Accounting for non-refundable deposits

May 2004
Accountancy;May2004, Vol. 133 Issue 1329, p88
Trade Publication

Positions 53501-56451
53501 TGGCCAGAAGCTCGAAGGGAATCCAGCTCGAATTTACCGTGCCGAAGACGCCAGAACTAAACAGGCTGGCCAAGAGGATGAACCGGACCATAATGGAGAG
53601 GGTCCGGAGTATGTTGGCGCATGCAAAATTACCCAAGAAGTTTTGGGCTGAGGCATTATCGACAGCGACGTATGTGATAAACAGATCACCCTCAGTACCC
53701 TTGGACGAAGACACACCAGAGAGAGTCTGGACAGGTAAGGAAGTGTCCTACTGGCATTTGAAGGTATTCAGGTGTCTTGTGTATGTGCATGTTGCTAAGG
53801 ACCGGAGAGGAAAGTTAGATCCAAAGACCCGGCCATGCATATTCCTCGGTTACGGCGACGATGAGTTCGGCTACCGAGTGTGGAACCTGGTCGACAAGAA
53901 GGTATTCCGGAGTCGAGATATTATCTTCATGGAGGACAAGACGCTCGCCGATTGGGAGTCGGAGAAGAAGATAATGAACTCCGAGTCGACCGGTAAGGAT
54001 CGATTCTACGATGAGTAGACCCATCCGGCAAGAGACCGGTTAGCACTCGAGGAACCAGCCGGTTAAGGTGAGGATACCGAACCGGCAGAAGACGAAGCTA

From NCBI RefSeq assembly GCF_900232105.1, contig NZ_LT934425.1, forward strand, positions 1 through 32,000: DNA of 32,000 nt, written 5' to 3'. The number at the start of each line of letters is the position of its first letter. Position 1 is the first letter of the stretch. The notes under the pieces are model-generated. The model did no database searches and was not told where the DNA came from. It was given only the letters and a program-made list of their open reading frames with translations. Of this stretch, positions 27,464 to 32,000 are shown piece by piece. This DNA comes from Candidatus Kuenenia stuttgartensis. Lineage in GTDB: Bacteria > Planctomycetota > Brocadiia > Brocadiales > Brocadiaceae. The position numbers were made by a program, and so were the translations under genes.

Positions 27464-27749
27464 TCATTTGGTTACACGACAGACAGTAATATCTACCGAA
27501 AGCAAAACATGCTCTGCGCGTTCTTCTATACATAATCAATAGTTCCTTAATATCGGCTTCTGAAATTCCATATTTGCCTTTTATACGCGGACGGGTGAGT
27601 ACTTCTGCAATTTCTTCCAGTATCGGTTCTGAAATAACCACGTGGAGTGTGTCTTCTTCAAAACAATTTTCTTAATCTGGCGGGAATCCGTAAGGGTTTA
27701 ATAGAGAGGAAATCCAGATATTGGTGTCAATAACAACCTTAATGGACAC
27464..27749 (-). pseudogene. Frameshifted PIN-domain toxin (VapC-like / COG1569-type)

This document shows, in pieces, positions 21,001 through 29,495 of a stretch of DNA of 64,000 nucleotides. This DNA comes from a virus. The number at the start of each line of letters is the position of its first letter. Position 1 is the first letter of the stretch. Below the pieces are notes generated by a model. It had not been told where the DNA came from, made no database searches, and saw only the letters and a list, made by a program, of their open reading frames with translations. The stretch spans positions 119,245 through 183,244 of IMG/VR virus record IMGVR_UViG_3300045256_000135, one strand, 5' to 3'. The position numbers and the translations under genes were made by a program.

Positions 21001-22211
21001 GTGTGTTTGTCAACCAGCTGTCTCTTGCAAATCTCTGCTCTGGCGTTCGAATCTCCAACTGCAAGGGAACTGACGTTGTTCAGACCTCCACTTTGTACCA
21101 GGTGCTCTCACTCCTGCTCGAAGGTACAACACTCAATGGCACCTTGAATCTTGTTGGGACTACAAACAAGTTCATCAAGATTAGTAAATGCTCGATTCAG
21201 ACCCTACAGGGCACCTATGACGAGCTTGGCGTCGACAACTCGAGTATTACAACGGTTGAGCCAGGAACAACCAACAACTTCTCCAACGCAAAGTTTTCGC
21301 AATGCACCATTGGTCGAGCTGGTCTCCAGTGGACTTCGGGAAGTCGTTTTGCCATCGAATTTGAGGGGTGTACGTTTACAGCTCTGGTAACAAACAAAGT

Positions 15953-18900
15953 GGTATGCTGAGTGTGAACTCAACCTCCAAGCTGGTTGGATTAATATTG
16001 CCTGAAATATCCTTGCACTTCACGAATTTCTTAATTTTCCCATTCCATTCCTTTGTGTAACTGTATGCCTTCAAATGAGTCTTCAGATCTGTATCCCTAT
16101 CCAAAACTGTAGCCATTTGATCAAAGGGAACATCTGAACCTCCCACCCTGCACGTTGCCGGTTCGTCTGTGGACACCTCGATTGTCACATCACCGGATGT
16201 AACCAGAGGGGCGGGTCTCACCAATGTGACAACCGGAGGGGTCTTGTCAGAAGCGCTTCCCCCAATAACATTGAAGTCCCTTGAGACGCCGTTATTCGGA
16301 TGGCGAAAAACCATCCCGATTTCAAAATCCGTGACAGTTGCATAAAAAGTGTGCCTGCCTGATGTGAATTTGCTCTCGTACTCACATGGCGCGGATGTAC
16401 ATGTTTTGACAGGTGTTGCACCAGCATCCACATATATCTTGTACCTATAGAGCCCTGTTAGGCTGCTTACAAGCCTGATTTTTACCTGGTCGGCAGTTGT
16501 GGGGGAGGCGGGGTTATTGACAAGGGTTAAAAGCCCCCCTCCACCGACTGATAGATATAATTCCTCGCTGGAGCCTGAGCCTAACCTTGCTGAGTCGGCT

This article elaborates accounting treatment of non-refundable deposits. In the case given, D plc is a retailer of furniture and requires customers to pay a deposit of 25% of the purchase price when placing an order. The remaining 75% is payable on delivery of the furniture. In the event that the customer cancels the order, the company retains the deposit. If D is unable to fulfill the customer's order, the deposit is repaid in full. The question is whether D plc should recognize the 25% deposit as revenue on receipt and then recognize the remaining balance on delivery of the furniture. D plc should not recognize any revenue under the International Financial Reporting Standards or British Generally Accepted Accounting Principles until the goods have been delivered to and accepted by the customer or until the customer cancels the order. International Accounting Standard 18, Revenue, requires that revenue relating to the sale of goods is recognized when the risks and rewards of the goods have been transferred to the buyer, but only where the revenue and costs can be reliably measured and to the extent that it is probable that the economic benefits of the transaction will flow to the entity. Application Note G to Financial Reporting Standard 5, Reporting the Substance of Transactions, requires that revenue is recognized as a seller obtains the right to consideration in exchange for performance.


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